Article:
Not only does AS turn out to be present in over twenty percent of patients experiencing chronic low back pain, but that number may be significantly under-reported.  This abstract, and the full article are worth reading if you, or someone you care about is experiencing chronic low back pain.

Remember this:  Just because there is something that MIGHT be causing chronic low back pain (injury, prior surgery, wear and tear arthritis, etc.), don't rely on the fact that your chronic pain COULD be due to one of these other causes, get to an experienced rheumatologist who will carefully look at your status and make a diagnosis of AS if appropriate.   In my own case, the first rheumatologist I saw, about four years into the progression of symptoms, noted that I had injury and osteoarthritis and made the assumption that these were the cause.  My own outcome from treatment of AS would likely have been far more successful at early days in the development of the disease, than it has been since I saw an excellent rheumatologist about eight years into the situation.  If you are referred to a rheumatologist, or have endocrine issues accompanying your chronic lower back pain, see the rheumatologist and by all means get a second opinion.  Four or five years lost in fighting AS is a damn shame.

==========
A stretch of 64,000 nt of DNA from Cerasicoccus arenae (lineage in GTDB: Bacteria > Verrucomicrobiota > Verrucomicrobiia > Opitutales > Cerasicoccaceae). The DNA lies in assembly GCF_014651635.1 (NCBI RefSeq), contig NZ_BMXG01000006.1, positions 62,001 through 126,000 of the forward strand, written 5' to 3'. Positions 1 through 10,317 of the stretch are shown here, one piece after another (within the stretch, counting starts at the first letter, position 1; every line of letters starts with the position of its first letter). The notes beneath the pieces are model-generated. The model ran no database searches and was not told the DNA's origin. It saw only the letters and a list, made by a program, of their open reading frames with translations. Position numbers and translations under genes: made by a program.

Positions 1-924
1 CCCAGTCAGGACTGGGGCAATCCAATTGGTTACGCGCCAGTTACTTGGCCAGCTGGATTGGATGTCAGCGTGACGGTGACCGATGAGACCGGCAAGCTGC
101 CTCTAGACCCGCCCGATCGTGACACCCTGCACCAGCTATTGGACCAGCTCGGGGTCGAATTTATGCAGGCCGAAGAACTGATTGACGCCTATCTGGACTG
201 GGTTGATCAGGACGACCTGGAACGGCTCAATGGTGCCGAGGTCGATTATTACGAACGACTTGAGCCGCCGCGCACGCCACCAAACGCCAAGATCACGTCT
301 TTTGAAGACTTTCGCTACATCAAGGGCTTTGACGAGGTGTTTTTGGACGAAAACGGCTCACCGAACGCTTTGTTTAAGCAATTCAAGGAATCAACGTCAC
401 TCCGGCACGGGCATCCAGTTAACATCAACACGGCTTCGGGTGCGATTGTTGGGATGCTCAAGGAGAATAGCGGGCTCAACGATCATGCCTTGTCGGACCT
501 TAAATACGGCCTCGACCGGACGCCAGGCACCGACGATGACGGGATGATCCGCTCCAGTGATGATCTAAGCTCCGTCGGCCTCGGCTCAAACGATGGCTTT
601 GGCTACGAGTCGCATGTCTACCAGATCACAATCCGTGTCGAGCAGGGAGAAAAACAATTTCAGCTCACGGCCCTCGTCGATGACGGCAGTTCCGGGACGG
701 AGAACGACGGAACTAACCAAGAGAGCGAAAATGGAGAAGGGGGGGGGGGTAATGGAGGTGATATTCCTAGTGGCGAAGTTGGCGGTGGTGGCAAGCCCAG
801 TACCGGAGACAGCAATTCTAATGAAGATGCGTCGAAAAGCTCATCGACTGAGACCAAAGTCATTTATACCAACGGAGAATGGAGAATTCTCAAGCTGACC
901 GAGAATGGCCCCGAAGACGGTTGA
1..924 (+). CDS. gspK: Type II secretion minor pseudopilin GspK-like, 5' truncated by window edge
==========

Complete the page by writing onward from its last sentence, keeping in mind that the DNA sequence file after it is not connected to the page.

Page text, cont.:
Press - News - 457 - Striking prevalence of Axial Spondyloarthritis in primary care patients with chronic low back pain; a cross-sectional study

Tuesday, January 11, 2011

Community -

CBS writer Any Benoit - certainly not the only person who predicted a Saints thrashing of Seattle, but isn't it fun to look at his rather snide and self-assured language and chuckle after the Seahawks beat the Saints.  I guess the Hawks don't read Andy's column.  Or much else.  Thank God they don't!  With an offensive line that is whole for the first time since week 1, and the defense finding ways to get half a dozen key stops, plus a reinvigorated (or should I simply say a less hurried, less battered) Matt Hasselbeck, the team looked great.  What a win for the Hawks and for Carroll!